California is home to nine national parks – more than any other state in the U.S. – and each park is unique. Many people incorrectly assume that Death Valley and Joshua Tree are interchangeable, or that visiting Sequoia and Kings Canyon is like visiting The Redwoods.
This itinerary is going to show you how to visit six of California’s national parks in one epic road trip – Death Valley, Sequoia and Kings Canyon, Yosemite, Lassen Volcanic, and The Redwood National and State Parks.
I highly recommend visiting there other three parks – Joshua Tree, Pinnacles, and the Channel Islands – as their own road trip.
Here’s your 2-Week California National Parks road trip itinerary!
3 Nights in Death Valley National Park
Death Valley is about a two-hour drive from Las Vegas. So if you’re flying and renting a car for this road trip, Las Vegas is the closest airport. Try to arrive in Vegas as early as possible so you can do some activities in the park this first day.
On your drive into Death Valley, turn off Highway 190 onto Furnace Creek Wash Road for a scenic drive that includes these must-visit sites:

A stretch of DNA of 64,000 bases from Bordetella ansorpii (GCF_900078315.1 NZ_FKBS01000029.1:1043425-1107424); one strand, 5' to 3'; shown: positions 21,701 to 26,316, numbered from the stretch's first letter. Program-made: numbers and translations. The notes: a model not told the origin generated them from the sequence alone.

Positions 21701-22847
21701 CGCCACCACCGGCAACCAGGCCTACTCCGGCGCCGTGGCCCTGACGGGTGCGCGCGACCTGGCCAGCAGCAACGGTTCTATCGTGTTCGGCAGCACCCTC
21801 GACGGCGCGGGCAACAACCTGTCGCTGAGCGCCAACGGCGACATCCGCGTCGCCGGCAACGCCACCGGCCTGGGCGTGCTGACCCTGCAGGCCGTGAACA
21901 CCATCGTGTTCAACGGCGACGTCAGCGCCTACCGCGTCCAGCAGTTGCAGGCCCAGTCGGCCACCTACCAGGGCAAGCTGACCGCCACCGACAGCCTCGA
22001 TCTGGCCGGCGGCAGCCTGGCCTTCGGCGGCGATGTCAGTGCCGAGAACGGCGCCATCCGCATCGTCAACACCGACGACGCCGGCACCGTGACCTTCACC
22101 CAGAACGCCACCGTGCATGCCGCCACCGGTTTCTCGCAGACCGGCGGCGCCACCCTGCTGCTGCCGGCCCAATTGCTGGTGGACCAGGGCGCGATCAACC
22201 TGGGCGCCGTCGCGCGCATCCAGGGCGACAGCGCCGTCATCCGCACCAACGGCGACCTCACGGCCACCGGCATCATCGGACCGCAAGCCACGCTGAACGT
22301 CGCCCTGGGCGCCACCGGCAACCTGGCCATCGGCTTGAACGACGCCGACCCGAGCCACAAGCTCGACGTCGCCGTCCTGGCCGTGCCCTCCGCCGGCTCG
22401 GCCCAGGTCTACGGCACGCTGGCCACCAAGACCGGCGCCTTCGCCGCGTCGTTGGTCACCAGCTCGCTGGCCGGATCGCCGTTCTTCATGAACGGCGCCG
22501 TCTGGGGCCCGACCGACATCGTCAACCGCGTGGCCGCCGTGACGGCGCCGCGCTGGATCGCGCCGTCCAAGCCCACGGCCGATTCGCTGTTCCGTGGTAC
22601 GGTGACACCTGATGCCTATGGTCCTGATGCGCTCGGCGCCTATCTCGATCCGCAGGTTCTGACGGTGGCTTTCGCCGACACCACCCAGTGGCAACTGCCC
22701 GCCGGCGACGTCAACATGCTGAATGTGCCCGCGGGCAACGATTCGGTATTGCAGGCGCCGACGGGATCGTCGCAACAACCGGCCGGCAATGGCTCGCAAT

Zabriskie Point – a short paved walk to a beautiful overlook.
Twenty Mule Team Canyon – an unpaved loop road.
Dante’s View – a short walk to the best panoramic views of Death Valley.
Death Valley is an International Dark Sky Park. This park has the darkest skies in the United States, and if you time it right (with the moon phase and time of night), you can see the Milky Way with the naked eye. So if you’re up for it, I recommend doing a self-guided or ranger-led night sky viewing.
On day two, head out in the morning to the Mesquite Flat Sand Dunes.
Pro tips for hiking these dunes: everything is further away than it looks. So pace yourself and keep careful track of your time. The trek back will always take longer than the trek out.
Then head back to The Oasis At Death Valley to eat, rest, cool off, and swim.
About an hour before sunset, head back out into the park to the Artist’s Drive and Palette, a paved loop suitable for all cars. The famous rock formations on this drive are most beautiful at sunset.
End your day at Badwater Basin, a salt flat that’s the lowest point in North America. This basin is like an otherworldly planet at dusk and night.
On your third day, take a Farabee Jeep Tour to Racetrack.
3 Nights In Sequoia and Kings Canyon National Parks
On your fourth day, get an early start on the six-hour drive to Sequoia and Kings Canyon National Parks. Head straight for General Sherman (the largest living organism on Earth) and the Congress Trail. Then check into your accommodation.